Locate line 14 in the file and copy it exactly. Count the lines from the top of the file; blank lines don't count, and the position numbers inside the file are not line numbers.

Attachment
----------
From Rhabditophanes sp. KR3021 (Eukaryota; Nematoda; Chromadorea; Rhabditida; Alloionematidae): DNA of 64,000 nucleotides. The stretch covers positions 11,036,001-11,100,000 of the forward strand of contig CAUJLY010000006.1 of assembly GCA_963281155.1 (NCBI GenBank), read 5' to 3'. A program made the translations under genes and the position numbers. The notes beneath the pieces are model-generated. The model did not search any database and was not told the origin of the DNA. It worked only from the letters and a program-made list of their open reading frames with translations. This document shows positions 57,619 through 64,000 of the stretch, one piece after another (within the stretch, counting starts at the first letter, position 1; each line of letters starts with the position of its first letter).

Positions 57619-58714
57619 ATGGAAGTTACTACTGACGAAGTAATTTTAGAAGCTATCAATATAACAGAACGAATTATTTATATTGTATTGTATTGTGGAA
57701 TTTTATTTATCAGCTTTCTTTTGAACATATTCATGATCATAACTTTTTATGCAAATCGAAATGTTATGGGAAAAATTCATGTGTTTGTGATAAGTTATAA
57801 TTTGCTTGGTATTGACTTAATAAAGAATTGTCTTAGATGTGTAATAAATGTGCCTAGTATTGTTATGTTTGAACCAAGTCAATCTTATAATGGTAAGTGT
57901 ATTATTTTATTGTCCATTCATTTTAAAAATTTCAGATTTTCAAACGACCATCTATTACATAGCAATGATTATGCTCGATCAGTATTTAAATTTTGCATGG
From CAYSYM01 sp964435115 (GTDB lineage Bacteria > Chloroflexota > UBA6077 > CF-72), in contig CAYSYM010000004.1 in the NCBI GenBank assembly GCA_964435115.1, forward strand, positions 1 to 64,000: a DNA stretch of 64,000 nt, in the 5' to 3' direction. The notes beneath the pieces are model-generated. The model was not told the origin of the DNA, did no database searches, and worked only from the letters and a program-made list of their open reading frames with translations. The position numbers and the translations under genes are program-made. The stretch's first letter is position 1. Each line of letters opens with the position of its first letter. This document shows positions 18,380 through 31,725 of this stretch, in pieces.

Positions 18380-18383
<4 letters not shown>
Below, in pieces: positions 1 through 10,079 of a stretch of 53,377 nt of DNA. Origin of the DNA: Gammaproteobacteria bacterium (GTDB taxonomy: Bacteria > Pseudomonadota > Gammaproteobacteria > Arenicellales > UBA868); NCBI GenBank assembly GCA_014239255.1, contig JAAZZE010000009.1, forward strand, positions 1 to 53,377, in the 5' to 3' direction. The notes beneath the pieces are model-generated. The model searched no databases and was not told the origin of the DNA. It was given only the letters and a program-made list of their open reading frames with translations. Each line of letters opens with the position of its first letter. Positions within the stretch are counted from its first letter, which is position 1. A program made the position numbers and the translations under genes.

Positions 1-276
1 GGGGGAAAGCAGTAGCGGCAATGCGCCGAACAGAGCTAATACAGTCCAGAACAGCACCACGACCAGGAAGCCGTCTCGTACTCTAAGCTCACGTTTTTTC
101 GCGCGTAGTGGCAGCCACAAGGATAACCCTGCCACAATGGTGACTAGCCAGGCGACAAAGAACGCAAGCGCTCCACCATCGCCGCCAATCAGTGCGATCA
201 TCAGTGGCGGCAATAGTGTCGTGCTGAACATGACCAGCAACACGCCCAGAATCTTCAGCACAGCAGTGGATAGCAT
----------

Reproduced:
201 TCAGTGGCGGCAATAGTGTCGTGCTGAACATGACCAGCAACACGCCCAGAATCTTCAGCACAGCAGTGGATAGCAT